Facebook is developing technology that would allow children younger than 13 years old to use the social-networking site under parental supervision, a step that could help the company tap a new pool of users for revenue but also inflame privacy concerns.
Mechanisms being tested include connecting children's accounts to their parents' and controls that would allow parents to decide whom their kids can "friend" and what applications they can use, people who have spoken with Facebook executives about the technology said.
The under-13 features could enable Facebook and its partners to charge parents for games and other entertainment accessed by their children, the people said.
Facebook currently bans users under 13. But many kids lie about their ages to get accounts, putting the company in an awkward position regarding a federal law that requires sites to obtain verifiable parental consent before collecting personal data from children.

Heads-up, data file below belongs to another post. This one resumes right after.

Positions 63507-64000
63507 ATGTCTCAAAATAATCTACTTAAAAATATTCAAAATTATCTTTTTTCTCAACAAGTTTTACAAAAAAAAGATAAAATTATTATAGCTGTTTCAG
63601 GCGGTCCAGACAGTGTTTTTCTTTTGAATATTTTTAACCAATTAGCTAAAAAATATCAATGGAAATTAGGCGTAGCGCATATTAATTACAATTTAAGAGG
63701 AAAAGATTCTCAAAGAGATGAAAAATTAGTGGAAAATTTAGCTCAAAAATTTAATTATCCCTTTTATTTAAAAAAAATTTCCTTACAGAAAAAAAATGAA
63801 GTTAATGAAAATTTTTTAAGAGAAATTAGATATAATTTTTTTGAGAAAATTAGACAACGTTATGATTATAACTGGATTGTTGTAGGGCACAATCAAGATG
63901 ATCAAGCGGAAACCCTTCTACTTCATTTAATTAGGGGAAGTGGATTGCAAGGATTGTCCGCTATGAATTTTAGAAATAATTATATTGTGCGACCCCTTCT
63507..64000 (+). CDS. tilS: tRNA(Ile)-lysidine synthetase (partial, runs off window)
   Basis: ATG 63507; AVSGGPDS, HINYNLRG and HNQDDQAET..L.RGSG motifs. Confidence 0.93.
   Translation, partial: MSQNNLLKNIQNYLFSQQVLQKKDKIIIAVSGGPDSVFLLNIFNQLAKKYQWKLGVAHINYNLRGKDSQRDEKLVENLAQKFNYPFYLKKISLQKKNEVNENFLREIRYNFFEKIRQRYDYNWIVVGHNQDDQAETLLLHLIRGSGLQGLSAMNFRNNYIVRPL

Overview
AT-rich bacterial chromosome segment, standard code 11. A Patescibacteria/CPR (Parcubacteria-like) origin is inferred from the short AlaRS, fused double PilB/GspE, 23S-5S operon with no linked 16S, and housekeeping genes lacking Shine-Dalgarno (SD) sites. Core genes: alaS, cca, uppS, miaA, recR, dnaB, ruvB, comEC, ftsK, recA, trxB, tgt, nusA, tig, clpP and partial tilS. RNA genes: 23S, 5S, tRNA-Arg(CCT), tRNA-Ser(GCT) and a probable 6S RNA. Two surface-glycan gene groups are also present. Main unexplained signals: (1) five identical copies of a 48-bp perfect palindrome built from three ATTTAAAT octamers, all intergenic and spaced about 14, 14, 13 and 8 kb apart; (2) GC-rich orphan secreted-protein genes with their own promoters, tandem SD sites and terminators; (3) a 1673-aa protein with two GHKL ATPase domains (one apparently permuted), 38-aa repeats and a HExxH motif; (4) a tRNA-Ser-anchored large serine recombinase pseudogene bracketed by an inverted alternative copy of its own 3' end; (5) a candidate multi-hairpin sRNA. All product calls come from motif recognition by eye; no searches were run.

Any attempt to give younger kids access to the site would be extraordinarily sensitive, given regulators' already heightened concerns about how Facebook protects user privacy.
But Facebook, concerned that it faces reputational and regulatory risks from children already using the service despite its rules, believes it has little choice but to look into ways of establishing controls that could formalize their presence on the site, people familiar with the matter said.
Learn more about Facebook's tech for kids at The Wall Street Journal.